After five years of getting ready, the Central Corridor Funders Collaborative says yes: we’re ready and the Green Line is (finally) almost here. Business, jobs, housing, transit access and investment were all up for discussion April 23 as the Collaborative presented the 2014 Central Corridor Tracker Report at its fifth annual stakeholder event at St. Paul’s Union Depot.
St. Paul Mayor Chris Coleman said the Green Line represents a fundamental transformation. “I realize that it didn’t happen by accident. There were lots of times, moments, we could say, it’s too difficult, too challenging, too many questions and the time is not right, or we are not sure about what’s going to happen to businesses and residents along the corridor… But one thing that captured me in this process was they (Funders Collaborative) gave me the confidence to say we are gonna get this project done and we are gonna get this done right.”
Researcher Jane Tigan from Wilder Research discussed a set of indicators from the Tracker Report. Mainly, there are four highlights in 2014’s report.
1. Milestones have been met. For example, goals for the share of contracts paid to disadvantaged businesses and share of hours worked by both minority and female workers have been met.
2. Residential development and density are up. For example, corridor population has grown since the Baseline report published in 2011, with statistically significant increases in African American and Asian populations.
3. There are no signs of broad displacement, though housing rental cost is increasing. For homeowners, their tax assessments are not going up. For small businesses, over 100 businesses have closed or relocated.
4. Effective coordination and collaboration. 80 percent of stakeholders report that they are well informed and strongly agree on sharing the common goals.
For more information, see the full report here.
Representatives from school, real state and arts organizations also shared speeches about how work force development, real state investments, and art culture development are changing and what’s still left along with the Green Line.
Rassoui Dastmozd, from St. Paul College, said that he views the Central Corridor as a great opportunity for students. “At our school, we have roughly 58 percent-60.5 percent diversity in our students.… When you look at the Twin Cities area in the next few years or decades, we have to provide a talented pool of work force … so they have livable wages and will be able to move to middle class.”
On the one hand, St. Paul College has been working with employers to promote the students being employed. On the other hand, many organizations like the Knight Foundation have provided fellowships to help with students from low-income families or first generation going to higher education. The Green Line brings a convenient commute to workplaces.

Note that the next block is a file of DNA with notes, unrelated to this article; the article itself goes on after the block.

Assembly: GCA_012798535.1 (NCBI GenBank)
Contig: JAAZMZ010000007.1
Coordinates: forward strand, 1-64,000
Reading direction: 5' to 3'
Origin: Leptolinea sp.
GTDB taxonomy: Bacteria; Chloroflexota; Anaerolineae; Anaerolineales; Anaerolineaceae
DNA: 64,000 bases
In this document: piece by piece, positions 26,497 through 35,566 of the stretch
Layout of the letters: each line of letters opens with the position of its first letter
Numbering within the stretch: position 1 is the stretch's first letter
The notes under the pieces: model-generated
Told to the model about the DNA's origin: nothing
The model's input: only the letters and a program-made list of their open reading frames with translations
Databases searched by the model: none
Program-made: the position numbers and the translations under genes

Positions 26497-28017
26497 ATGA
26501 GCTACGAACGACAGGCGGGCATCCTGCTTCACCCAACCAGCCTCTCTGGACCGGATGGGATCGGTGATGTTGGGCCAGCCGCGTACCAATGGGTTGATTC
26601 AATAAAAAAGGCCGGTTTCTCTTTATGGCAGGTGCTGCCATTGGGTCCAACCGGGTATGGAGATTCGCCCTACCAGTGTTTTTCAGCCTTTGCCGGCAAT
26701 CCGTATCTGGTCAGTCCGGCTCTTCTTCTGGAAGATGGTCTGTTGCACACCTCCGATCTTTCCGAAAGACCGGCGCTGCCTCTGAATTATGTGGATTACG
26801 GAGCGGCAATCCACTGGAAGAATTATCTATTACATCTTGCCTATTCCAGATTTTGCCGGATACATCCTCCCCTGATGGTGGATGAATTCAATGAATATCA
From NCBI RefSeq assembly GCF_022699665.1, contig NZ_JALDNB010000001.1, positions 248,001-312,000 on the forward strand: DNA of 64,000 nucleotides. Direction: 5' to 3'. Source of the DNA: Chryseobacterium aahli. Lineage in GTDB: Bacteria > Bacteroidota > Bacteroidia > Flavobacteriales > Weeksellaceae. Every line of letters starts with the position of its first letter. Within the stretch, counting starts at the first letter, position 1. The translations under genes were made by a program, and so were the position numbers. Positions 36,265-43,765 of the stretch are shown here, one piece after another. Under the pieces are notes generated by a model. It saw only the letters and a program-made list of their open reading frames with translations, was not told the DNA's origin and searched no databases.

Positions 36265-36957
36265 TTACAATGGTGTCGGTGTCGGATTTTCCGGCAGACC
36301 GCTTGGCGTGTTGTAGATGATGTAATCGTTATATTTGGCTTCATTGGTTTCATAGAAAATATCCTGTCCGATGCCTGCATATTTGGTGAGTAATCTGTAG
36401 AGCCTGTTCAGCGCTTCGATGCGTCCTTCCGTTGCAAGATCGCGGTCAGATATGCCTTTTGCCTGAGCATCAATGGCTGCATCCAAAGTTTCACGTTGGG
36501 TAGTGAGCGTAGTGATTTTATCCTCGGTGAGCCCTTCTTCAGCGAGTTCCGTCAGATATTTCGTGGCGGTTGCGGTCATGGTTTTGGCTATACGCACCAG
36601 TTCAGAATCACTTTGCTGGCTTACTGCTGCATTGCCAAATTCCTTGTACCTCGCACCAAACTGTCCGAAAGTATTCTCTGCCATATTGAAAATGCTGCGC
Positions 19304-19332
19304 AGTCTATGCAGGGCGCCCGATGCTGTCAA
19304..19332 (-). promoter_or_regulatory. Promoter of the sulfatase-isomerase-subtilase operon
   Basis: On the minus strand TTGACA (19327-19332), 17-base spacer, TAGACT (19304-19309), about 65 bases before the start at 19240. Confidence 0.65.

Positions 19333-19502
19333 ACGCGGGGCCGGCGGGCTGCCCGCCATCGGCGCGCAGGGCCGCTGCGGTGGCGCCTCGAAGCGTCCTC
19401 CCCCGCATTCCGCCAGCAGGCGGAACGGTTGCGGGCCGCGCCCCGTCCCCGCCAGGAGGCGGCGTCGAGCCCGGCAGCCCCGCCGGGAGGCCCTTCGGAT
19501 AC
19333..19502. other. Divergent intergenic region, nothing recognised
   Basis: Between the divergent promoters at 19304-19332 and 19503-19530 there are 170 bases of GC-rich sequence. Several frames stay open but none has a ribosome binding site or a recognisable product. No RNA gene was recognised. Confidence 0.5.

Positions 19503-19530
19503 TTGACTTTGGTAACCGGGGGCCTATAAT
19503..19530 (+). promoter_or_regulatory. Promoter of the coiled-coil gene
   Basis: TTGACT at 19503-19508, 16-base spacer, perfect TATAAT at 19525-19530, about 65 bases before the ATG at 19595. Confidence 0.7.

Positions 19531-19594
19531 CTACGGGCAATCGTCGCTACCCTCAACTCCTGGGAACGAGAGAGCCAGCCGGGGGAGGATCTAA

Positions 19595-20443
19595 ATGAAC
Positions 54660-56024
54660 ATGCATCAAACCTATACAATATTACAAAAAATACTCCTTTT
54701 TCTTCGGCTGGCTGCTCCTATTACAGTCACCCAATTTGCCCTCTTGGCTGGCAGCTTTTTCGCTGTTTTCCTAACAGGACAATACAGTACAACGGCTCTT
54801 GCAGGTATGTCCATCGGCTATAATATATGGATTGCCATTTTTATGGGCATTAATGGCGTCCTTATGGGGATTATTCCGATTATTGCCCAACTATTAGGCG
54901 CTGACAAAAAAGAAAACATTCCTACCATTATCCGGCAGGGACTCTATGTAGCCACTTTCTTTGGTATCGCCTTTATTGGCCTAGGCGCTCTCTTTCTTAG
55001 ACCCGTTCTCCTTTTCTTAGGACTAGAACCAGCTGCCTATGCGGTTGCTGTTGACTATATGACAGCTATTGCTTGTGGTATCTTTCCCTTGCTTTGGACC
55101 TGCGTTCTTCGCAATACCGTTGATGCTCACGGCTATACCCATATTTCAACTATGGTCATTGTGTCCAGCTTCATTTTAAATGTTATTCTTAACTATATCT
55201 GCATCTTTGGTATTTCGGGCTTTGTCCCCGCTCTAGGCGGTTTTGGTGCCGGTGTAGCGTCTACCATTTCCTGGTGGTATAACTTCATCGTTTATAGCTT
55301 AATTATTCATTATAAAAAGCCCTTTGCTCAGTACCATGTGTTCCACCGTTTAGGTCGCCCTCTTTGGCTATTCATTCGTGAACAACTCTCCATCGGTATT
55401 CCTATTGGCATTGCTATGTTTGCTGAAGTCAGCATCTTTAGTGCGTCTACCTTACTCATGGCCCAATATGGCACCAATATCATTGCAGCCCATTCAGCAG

Beth Pfeiffer, the director of the Cornerstone Group, said that investing in Prospect Park is “beyond creating buildings. A community is building up art, food, nature and a healthy living… So we look for partners who share the same philosophy — transforming the ordinary spaces … around us to an extraordinary place that inspires us.” Later, she explained how they planned building communities in the Prospect Park area.
Seitu Jones, as a representative of artists, talked about how car culture shaped his generation’s beliefs. “Being able to move from one city to another through the freeway…(and that lifestyle) makes us believe how smart we were,” he said. “A freeway to me meant progress… You all have heard the stories of how Interstate 94 has devastated St. Paul’s African American community… So I am here today, with all the shadows that came before, to raise the questions [for] people of color, poor folks, [who] have been displaced, or re-segregated.” Since 2007, people have been talking about the use of land, housing commerce, circulation, and also art. Now, Jones concluded, “Seven years later, many projects from St. Paul Public Arts have been implemented.”
This video by the Central Corridor Funders Collaborative features diverse voices from organizations working along the Green Line.
Coverage of issues and events that affect Central Corridor neighborhoods and communities is funded in part by a grant from Central Corridor Funders Collaborative.
CORRECTION 4/28: Thanks to Jane Tigan for clarifying the wording of the Wilder report.